There are problems with the thematic content of this miniseries, but the real problem is how the writer chose to structure this story in order to create a sense of mystery that was ultimately more vague than it was exciting. In the eyes of the writers, the climax of this story is when the story becomes clear to the audience, and the purpose of the rest of the miniseries is to effectively buy time and confuse us until we’re so desperate for clarity that when we receive it we give ourselves over to the truth. And, to some degree, the strategy worked: the final hour was, in fact, the best of this miniseries primarily because it was finally revealing and engaging with the larger thematic issues being discussed.

However, the problem with this strategy is that the cloudiness of the first four and a half hours of the miniseries not only made us hunger for thrills but also destroyed any sense of thematic consistency and, as a result, destroyed audience interest. While the theme presented at the end of the miniseries is actually compelling, it was so wholly absent for the first four hours (in particular) that it ends up depending entirely on the audience’s willingness to slog through an abstract and experimental four hours where the writer keeps adding new elements to the series when it’s in some way convenient for them as opposed to when it feels earned or natural.

While the miniseries eventually creates a compelling image of modern society, it’s an image that does little to make the first hour hours any better, and in some ways makes them even more irrelevant. It results in a miniseries that is the absolute worst sort of failure, where an intriguing idea and a couple of strong performances are executed in such a way to rob them of any potential to move their intended audience.

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Torchwood: Children of Earth – “Day Three”

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“Day Three”

July 22nd, 2009

At the heart of “Day Three,” part three of five of this week’s Torchwood: Children of Earth miniseries, is the fate of the middleman (sadly, the fate of canceled ABC Family series The Middleman remains the same, just in case you were wondering). With a new (Read: old) extraterrestrial threat at Great Britain’s doorstep, what’s becoming clear is that everyone and their mother wants to distance themselves from the conflict at hand. However, for various reasons, there are people trapped in the middle of the conflict who make things easier for one side and far more difficult for those who find themselves middlemen (and middlewomen, for that matter) in the midst of a very complicated conflict.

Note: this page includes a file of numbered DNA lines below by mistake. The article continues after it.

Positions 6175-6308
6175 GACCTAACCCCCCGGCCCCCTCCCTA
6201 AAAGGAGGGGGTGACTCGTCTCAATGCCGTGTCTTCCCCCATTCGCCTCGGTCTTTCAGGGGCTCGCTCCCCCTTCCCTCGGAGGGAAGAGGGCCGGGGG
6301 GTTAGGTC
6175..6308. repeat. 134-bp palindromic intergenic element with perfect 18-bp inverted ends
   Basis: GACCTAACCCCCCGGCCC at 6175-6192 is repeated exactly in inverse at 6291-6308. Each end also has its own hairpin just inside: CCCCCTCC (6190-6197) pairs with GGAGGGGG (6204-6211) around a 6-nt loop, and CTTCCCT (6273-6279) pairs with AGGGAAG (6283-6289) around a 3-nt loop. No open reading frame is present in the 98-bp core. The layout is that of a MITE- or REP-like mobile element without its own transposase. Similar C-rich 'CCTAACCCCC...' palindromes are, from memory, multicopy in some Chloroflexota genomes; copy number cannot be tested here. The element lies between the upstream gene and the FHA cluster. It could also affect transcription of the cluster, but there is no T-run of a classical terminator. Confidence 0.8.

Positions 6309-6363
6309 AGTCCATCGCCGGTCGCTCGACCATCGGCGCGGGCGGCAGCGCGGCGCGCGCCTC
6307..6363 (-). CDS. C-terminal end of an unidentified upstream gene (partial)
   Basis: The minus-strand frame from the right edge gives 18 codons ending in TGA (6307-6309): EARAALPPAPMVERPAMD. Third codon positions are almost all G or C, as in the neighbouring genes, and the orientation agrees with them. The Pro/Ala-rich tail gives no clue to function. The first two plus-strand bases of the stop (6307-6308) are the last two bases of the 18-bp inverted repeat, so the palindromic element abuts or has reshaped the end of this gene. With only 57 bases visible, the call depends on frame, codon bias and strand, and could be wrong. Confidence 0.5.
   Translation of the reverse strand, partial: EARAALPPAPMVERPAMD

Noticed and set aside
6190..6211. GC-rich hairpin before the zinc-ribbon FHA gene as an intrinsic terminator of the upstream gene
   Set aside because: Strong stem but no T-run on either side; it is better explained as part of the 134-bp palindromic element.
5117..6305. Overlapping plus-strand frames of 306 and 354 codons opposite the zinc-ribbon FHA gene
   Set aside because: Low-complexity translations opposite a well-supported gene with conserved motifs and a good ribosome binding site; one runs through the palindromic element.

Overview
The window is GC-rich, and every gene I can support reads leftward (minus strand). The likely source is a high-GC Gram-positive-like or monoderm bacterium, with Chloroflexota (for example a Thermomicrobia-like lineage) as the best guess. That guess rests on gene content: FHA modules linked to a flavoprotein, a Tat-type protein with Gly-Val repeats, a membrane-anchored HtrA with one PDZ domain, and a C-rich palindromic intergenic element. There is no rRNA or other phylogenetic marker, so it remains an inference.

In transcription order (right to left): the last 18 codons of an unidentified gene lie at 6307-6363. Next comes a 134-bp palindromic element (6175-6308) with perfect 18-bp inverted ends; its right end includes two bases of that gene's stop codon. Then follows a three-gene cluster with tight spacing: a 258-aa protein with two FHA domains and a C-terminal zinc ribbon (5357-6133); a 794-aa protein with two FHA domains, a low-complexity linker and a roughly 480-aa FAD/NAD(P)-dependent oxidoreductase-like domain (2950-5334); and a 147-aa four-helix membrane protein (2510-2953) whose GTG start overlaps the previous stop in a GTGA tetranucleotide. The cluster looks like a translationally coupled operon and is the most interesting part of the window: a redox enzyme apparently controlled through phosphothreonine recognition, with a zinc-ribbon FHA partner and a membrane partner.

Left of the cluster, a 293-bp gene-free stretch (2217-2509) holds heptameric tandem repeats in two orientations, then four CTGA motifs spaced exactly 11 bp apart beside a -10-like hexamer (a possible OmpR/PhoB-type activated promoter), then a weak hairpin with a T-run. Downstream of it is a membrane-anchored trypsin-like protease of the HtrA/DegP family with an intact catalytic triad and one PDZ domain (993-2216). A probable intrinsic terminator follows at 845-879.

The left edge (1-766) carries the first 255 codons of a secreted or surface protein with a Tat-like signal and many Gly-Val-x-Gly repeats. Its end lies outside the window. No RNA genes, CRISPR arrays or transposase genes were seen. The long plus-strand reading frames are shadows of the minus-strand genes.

It makes for a really intriguing glimpse into the first ambassadorial contact with the 4-5-6, however, as the cloud of poison continues to shroud their identity in mystery in a way that doesn’t feel like a budget-saving move and instead feels just as moody and atmospheric as it should. We have three separate vantage points at the inevitable conversation that everyone has been waiting for, and all of them point towards this being a situation that will not end well, and one where the middlemen and middlewomen are likely to find themselves held responsible for things they never really wanted any part of.

And good or bad, I feel for all of them.

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Torchwood: Children of Earth – “Day Two”

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“Day Two”

July 21st, 2009

If I were a regular Torchwood viewer, I may have found “Day Two” to be particularly strange. Considering that Captain Jack Harkness, who seems to be the leader of Torchwood, is almost entirely absent due to the fallout from last night’s cliffhanger, this may not have been your traditional episode of Torchwood. However, in actual fact, the episode is far more successful for Captain Jack’s absence, as in the aftermath of the explosion at the docks both Gwen and Ianto are able to take matters into their own hands.

In the show’s accelerated and almost 24-esque pacing, “Day Two” manages to do two of the most important things in serialized drama: it presents a legitimate and credible threat to the progress of our heroes, here in the form of a crafty anti-terrorist squad and a whole lot of explosive, and it creates a mysterious suspense surrounding the big picture. Some shows may have been content to do one of the two, but at this blistering speed of Torchwood things need to happen simultaneously. At the rate the show is going at, I wouldn’t be surprised if “Day Five” ends up post-apocalyptic, the world ending in the span of “Day Four.” For now, though, this is one rollercoaster ride that I’m enjoying a whole lot.

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Torchwood: Children of Earth – “Day One”

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“Day One”

July 20th, 2009

The trope of creepy children is not exactly new . Not only have there been numerous horror films that have utilized the form, but there have also been numerous parodies – I may have never seen Children of the Corn or Village of the Damned, for example, but I have seen The Simpsons’ parody of them when Springfield’s youth sneak into a late night showing of The Bloodening. A quick check of TV Tropes (which, if you haven’t discovered it before, is a wonderful way to waste hours of your time) indicates that this is not exactly something new, which could indicate that Torchwood: Children of Earth is at risk of being derivative.